Before commencing this morning's press conference for The Giver film Jeff Bridges took some time to talk about his friend and Fisher King co-star Robin Williams, and the surreal encounter he had with Williams' lookalike Radioman, a legendary New York figure.
Bridges described how, approaching The Giver's party at the Central Park Boathouse last night, he saw Radioman, and nearly mistook him for Williams himself. Radioman became well-known in the 1990s for frequenting film sets and developing relationships with stars. He met Williams on the set ofTerry Gilliam's 1991 film The Fisher King, as this 1996 New Yorker piece explains, and they talked regularly. Radioman has said that Williams' homeless character in that film was based on him. Bridges also has a friendship with Radioman.
"I just want to acknowledge the fullness of life, the joy and sadness that is in store for us all," began Bridges, who also spoke about Williams' death on the red carpet last night."I’m filled with both of these today as I was last night learning of my dear friend’s passing. Robin. The joyous feeling of giving birth to our child here, The Giver. And the combination is just quite remarkable."
Read the rest of Bridges' reminiscence, which he punctuated with broad gestures, here:
I remember pulling up to the Boathouse where we had our party and I’m sitting there with my wife, gathering myself and I look out of the window and I say, what? Is that Robin? Is that his ghost? No! It’s Radioman. And it brought back all of these wonderful feelings of what an amazing time we had together here in New York shooting The Fisher King. And I got out of the car and embraced Radioman, looked in his face. And I remember when we were shooting Fisher King—Radioman, he knows where all the movies are shot somehow, I don’t know how he magically does that. But, I remember seeing Radioman and he could not believe that Robin’s character was here in the flesh in reality. And there he was. And so we embraced Radioman, I felt Robin’s spirit as I’m feeling it here now in this room with us. Just before I came down I’m looking out my window to Central Park, my favorite part about New York, and I’m remember the last scene of me and Robin out there at four o’clock in the morning. Nude! Naked! And Robin’s just wild and free. He’s just, 'let the wild pony dance!' and rubbing his butt on the grass, saying, 'you know why dogs do this? Because they can!' So wild. I just had to share that with you because that’s what’s going on so strongly and how much I miss him and I’m sure you guys do too. What a gift he was to all of us.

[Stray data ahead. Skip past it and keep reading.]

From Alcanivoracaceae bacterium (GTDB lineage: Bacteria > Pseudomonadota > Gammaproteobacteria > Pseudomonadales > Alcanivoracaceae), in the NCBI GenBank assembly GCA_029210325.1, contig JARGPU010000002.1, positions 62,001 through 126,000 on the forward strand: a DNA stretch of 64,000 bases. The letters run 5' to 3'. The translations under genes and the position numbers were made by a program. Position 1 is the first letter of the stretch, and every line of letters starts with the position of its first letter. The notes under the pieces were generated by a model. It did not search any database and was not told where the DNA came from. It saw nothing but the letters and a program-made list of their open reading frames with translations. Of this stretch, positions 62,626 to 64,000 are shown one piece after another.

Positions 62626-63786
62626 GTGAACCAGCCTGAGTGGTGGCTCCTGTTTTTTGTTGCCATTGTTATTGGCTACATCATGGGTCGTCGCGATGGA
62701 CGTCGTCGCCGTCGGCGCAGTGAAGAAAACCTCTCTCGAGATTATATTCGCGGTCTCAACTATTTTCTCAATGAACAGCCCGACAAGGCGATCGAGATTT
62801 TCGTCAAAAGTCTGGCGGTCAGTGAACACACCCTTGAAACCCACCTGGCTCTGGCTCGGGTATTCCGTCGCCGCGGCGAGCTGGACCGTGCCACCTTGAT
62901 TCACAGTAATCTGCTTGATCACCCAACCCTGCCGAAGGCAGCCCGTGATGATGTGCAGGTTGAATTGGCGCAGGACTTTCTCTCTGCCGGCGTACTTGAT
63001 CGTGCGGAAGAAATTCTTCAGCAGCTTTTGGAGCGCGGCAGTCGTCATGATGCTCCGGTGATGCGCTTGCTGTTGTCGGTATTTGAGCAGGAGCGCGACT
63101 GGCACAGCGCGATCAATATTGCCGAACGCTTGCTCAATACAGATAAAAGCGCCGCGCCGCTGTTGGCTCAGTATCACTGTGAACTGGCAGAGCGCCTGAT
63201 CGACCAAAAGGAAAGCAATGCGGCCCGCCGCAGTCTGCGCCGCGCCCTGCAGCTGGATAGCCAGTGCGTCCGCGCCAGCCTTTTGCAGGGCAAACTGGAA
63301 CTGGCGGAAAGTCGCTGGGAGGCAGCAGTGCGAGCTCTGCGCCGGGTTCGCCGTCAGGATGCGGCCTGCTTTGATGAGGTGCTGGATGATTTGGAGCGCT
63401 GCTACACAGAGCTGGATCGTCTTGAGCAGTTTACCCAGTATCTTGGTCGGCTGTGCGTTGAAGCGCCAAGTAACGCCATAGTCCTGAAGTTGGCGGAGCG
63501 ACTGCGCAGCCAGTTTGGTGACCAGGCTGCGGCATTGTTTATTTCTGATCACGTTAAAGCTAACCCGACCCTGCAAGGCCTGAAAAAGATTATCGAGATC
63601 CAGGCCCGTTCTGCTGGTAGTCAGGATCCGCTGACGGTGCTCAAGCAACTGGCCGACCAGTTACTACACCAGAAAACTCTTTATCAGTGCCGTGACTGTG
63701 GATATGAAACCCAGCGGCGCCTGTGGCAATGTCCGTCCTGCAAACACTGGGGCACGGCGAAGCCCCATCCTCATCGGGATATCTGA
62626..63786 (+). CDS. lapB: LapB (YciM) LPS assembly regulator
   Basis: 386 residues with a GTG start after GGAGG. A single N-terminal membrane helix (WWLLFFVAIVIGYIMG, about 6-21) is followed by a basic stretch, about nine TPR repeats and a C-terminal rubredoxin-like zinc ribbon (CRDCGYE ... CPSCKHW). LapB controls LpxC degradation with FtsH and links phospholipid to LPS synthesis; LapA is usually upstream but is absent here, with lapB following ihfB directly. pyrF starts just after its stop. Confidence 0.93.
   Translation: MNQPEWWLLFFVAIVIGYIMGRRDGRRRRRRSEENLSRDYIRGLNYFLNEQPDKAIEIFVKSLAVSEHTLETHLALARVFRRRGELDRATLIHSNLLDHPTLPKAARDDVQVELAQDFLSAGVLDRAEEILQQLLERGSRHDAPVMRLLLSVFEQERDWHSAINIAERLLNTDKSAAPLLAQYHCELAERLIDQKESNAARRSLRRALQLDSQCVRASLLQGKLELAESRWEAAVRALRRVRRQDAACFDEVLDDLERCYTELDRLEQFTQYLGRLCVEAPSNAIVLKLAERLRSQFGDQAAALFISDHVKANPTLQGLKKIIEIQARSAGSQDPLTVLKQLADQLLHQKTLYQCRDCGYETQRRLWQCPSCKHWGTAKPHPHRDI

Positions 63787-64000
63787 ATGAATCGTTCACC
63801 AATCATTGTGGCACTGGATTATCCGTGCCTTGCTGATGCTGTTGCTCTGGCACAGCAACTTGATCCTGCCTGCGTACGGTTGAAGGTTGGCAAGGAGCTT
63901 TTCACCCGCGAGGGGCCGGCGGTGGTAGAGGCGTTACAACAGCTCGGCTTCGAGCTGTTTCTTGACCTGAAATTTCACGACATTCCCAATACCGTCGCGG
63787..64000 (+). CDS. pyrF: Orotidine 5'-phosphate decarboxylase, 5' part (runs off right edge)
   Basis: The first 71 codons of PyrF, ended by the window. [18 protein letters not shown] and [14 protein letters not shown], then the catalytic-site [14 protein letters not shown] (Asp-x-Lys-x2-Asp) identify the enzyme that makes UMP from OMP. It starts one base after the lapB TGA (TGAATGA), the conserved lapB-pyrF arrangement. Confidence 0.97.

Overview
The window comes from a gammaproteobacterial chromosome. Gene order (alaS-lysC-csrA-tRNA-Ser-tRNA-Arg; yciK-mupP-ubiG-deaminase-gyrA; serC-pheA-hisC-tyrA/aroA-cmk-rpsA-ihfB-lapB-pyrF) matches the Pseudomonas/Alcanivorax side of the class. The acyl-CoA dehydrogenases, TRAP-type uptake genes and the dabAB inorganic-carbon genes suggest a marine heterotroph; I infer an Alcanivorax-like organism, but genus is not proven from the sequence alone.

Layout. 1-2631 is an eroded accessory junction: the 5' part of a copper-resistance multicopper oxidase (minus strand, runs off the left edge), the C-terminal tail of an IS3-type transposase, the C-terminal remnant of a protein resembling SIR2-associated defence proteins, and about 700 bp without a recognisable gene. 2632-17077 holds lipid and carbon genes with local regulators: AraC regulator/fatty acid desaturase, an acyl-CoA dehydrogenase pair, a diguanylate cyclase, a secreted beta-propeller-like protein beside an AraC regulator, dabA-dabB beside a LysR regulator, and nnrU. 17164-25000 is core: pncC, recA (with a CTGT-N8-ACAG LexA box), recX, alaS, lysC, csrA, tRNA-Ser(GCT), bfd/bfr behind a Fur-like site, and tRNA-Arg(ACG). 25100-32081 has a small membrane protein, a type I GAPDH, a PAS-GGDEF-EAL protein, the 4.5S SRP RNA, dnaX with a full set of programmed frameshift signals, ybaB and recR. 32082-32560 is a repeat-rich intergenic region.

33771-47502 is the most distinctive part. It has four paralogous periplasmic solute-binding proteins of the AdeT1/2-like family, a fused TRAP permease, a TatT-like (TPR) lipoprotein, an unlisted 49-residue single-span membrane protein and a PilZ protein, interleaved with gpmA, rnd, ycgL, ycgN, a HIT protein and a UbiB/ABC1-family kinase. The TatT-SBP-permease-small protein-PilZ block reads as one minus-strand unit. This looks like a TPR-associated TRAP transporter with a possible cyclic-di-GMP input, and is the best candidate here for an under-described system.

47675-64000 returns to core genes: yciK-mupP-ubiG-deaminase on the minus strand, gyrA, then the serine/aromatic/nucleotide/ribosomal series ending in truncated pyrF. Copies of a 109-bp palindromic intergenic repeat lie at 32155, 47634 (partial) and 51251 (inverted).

This article is from the archive of our partner The Wire.